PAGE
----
Aamu (Egyptian language: '?' mw) was an Egyptian name used to designate Western Asiatic foreigners in antiquity. It is generally translated as "Western Asiatic", but suggestions have been made these could be identical with the Canaanites or the Amorites.
Abraham could have been related to the Western Asian people known to have visited Egypt during the second millennium BCE, such as the Aamu or Retjenu.David Rohl proposed to identify Abraham with the Aamu, well-known in Egyptian sources as a people of West Asia. In Egyptian, the reading of the second aleph, when there are two consecutive alephs in a word, change to "r" or "l", so that the word Aamu, which has traditionally been suspected to mean Amorites, may actually be read "Aramu", referring to the Arameans, and associated to Abraham through the name given to him in the Bible, "Abraham the wandering Aramaean".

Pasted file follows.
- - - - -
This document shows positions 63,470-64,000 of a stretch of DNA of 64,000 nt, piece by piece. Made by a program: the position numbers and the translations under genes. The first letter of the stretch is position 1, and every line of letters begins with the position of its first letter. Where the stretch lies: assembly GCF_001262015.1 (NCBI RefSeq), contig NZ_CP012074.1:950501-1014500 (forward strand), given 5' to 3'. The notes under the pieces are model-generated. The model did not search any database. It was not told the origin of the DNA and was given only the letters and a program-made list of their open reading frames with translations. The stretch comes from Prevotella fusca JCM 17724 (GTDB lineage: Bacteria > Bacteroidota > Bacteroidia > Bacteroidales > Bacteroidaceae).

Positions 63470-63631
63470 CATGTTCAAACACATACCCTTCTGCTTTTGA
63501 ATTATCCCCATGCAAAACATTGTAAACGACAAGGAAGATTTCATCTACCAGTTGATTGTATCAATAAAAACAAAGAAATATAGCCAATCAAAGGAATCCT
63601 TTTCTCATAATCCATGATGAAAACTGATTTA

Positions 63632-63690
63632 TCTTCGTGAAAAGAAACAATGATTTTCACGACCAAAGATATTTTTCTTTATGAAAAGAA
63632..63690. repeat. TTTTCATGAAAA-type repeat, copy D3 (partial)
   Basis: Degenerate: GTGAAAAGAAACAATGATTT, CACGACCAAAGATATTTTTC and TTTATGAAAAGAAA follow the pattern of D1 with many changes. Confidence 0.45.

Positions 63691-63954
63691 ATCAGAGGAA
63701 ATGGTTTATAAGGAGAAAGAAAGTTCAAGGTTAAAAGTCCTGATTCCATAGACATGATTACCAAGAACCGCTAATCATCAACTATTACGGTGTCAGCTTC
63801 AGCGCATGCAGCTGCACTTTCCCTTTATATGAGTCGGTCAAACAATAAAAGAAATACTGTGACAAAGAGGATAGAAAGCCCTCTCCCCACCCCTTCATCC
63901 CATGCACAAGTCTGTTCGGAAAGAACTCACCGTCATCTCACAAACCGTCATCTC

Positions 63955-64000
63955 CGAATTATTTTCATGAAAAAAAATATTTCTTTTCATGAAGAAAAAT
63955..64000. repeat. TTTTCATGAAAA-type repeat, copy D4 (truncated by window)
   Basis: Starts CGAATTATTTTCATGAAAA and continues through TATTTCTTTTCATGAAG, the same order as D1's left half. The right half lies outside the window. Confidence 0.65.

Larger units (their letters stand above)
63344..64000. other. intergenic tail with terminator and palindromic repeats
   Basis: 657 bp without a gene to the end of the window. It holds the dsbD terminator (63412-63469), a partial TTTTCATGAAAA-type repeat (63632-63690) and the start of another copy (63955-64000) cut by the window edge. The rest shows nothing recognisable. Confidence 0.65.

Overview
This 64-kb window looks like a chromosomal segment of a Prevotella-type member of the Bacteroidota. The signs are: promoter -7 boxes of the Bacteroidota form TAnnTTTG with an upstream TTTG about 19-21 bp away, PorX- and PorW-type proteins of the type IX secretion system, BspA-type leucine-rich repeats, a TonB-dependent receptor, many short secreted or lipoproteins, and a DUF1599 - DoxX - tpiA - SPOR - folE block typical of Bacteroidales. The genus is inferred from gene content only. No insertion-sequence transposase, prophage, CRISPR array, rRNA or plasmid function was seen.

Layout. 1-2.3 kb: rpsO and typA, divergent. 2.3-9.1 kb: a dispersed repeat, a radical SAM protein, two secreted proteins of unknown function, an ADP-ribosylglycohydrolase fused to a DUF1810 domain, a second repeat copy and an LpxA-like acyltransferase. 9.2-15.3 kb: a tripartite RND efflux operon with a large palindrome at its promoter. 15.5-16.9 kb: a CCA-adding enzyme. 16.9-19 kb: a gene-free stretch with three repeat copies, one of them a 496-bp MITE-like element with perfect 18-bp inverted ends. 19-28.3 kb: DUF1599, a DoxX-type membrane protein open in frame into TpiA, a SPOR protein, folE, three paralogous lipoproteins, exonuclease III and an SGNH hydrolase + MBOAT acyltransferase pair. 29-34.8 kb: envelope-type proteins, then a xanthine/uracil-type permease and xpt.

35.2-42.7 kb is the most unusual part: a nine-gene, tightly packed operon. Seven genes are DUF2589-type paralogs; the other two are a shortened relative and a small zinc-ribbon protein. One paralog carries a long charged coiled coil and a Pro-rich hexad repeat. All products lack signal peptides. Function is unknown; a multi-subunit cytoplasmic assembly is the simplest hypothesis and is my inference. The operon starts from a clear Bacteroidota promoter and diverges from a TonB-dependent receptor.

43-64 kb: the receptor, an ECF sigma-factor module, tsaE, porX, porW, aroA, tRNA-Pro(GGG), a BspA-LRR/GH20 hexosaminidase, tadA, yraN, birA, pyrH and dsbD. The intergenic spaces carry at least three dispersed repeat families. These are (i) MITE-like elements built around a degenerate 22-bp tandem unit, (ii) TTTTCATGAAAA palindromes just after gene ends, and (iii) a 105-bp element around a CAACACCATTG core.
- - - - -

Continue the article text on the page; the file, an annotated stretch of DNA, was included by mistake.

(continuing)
An ancient Egyptian painting in the tomb of 12th Dynasty official Khnumhotep II, at Beni Hasan (c. 1900 BCE), shows a group of West Asiatic foreigners, possibly Canaanites, labelled as Aamu (mw), including the leading man with a Nubian ibex labelled "Abisha the Hyksos" ( -sw, Heqa-kasut for "Hyksos"). The Aamu from this relief are further labeled as being from the area of Shu, which may be identified, with some uncertainty, with the area of Moab in southern Palestine (region), around the Jordan river, or generally the southern Levant, just east of the Jordan river and the Red Sea.
Word "Aamu" (from right to left) in two Egyptian scripts, in the Procession of the Aamu, circa 1900 BCE
Aamu people ('?' characters spread alongside each individual) in the Book of Gates (rendering)